Nonetheless, valuing civil society and the willingness to live more, rather than less, of life without official policy to direct it, is a disposition that needs to be learned, acquired through habit and experience. It is not the natural or default position of human beings. It is easy to be implausibly optimistic about the extent to which a liberal political order habituates people for self-determination and for resolving the issues and the conflicts that occur. The experience of the nations of the former Soviet Union and the East Bloc provides evidence that just removing statist and illiberal regimes does not lead to the flourishing of liberal democracy and a market economy, as if people were naturally disposed in that way and the removal of impediments was all that was needed to achieve them. Those are achievements, and a great deal of work is required in order to attain them. The dispositions that make this possible have to be cultivated, encouraged, and exercised. As Frank Knight remarks, "The human being does not achieve individuality or freedom, or the idea of freedom, except through a culture made and continued by the various groups in which he lives." (2)
At the same time, we should not think that because this set of dispositions is a second nature, it is merely a second nature, just one set of possible dispositions among a large number, and without very strong normative grounds for it. Given the distinctive, constitutive capacities of human nature, there are good reasons to encourage a second nature to which self-determination is central. Self-determination is a crucial condition for engaging in activities in ways the agent can find desirable and worthwhile in a distinctively rich manner on account of the exercise of his or her own capacities. This is a reason independent of considerations of efficiency in favor of extensive liberty, private property, and the market. And self-determination does not imply social atomism, egoism, or a narrow, strongly self-interested prudence. It primarily concerns capacities for deliberation, evaluative judgment, and articulating the reasons for one's commitments and choices. It has no essential connection with acquisitive individualism.
It is also not part of the present view that, in a liberal polity, agents will be fully rational calculators (whatever that means) of their interests, and that they will participate in social decisions and collective choices in a purely rational manner (whatever that means). Again, Knight comments aptly, "In fact, emotion and tradition and force have always been the main factors controlling opinion." (3) The passions and attachment to tradition often have a crucial role in shaping the exercise of self-determination. The issue is not, "What is it for an agent to be perfectly rational?" but rather, "Are there certain forms of political and economic arrangement that are especially conducive to human beings' living well in the most fundamental senses, given historical realities and the conditions of the actual contemporary world?" The answer is, "Yes," and the answer includes a significant role for civil society, the liberal polity, and the market.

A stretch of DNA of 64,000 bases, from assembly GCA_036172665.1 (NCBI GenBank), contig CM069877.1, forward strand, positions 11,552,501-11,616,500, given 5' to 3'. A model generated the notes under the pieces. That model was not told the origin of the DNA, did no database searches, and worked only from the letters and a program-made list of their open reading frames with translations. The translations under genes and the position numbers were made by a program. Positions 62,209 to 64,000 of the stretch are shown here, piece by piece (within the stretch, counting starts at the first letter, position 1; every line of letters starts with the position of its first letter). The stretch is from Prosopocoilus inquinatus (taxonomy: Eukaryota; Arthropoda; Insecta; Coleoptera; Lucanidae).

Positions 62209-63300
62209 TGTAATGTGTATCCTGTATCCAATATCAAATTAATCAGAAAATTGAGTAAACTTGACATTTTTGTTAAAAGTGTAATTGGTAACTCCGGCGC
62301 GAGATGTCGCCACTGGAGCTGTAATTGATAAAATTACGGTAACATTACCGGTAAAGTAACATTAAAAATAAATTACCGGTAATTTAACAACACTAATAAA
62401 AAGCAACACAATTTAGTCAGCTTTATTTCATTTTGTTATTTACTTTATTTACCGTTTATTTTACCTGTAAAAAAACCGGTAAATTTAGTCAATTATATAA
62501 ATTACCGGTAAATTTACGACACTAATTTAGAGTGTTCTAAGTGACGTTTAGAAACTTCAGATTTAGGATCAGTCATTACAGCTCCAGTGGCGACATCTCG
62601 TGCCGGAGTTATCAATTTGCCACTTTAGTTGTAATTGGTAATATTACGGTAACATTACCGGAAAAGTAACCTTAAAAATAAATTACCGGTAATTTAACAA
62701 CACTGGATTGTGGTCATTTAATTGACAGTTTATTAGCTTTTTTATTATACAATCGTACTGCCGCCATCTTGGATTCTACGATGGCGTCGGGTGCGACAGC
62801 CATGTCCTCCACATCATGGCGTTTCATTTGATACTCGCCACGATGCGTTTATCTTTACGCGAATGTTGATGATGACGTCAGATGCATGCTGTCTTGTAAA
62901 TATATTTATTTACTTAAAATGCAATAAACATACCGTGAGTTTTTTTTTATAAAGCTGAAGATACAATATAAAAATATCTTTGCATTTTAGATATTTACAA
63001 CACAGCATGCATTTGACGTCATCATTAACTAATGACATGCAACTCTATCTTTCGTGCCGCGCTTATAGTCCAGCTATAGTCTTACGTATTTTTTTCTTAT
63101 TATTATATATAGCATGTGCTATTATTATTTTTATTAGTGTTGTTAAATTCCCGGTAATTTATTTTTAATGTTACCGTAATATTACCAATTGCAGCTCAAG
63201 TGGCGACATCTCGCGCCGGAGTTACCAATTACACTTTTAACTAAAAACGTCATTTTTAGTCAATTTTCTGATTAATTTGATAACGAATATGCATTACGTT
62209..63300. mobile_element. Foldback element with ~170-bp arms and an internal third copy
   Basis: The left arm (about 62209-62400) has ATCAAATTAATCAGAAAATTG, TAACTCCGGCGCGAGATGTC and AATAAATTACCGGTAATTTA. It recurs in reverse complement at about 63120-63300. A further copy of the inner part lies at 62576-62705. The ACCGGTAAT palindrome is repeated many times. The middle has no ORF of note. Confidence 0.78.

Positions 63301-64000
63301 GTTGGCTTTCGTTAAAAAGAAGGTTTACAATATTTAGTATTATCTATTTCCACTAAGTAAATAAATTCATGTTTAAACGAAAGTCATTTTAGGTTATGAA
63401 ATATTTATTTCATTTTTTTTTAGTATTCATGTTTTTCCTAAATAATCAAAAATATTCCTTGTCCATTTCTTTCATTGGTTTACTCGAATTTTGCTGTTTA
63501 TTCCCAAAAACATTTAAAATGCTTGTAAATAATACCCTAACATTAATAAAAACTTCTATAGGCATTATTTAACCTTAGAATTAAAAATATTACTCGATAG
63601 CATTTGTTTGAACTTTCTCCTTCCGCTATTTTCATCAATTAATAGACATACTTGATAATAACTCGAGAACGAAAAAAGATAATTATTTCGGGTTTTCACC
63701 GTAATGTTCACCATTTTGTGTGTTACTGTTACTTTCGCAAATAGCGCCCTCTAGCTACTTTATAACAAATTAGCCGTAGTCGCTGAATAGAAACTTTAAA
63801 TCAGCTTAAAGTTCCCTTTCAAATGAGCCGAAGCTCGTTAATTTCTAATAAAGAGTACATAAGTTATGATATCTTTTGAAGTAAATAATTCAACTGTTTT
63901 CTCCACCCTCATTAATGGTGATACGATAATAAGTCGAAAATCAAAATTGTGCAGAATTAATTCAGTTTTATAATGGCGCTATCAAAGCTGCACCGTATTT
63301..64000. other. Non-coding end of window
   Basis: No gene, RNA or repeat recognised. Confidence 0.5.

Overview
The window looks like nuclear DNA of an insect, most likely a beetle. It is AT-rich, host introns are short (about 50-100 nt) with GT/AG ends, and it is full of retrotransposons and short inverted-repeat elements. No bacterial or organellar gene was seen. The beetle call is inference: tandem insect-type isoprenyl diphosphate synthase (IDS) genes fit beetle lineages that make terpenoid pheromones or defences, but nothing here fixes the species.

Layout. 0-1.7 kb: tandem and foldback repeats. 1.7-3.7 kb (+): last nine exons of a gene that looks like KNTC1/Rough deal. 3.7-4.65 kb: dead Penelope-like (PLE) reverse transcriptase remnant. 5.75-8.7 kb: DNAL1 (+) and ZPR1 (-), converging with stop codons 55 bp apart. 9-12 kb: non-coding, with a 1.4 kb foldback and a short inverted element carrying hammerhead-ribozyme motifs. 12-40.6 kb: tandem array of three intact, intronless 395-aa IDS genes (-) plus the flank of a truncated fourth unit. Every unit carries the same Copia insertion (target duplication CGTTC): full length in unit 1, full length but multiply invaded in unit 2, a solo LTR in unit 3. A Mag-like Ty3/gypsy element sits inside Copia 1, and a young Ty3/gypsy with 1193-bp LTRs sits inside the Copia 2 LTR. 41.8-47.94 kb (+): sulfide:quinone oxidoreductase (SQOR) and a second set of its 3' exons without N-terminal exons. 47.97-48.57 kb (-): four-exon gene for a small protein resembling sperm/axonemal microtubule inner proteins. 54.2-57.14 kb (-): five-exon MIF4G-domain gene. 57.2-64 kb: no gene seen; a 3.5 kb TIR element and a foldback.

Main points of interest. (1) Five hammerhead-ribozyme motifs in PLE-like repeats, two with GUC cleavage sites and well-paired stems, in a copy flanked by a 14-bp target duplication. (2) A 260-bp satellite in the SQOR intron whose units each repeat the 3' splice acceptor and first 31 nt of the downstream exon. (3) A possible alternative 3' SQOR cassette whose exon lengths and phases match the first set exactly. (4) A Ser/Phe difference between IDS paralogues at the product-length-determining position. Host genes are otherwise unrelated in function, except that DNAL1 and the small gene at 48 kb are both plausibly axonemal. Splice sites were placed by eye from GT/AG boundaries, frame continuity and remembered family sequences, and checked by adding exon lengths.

When more, rather than fewer, aspects of people's lives are shaped by voluntary undertakings, choice, and discretionary pursuits, people learn the habits of political life (in the broadest sense of politics) that dispose them to want to keep their liberty and to be suspicious of centralized power. And the market is especially important to civil society. Edward Shils writes:
The pluralism of institutions and institutional spheres requires the market economy quite apart from its necessity as the only way of working of a system of private ownership of the instruments of production and from its greater productivity than other modes of organizing economic life. The market is also an important precondition of a civil society because its own autonomy guarantees the autonomy of other institutions as well as business firms. (4)
He also states, "The hallmark of a civil society is the autonomy of private associations and institutions, as well as that of private business firms." (5) Furthermore, he notes, "The pluralism of civil society is two-fold. Its pluralism comprises the partially autonomous spheres of economy, religion, culture, intellectual activity, political activity, etc., vis-d-vis each other.... The pluralism of civil society also comprises within each sphere a multiplicity of many partially autonomous corporations and institutions." (6) He mentions business firms, churches and sects, universities, independent newspapers, periodicals, broadcasting corporations, political parties, and philanthropic and civic associations. (7)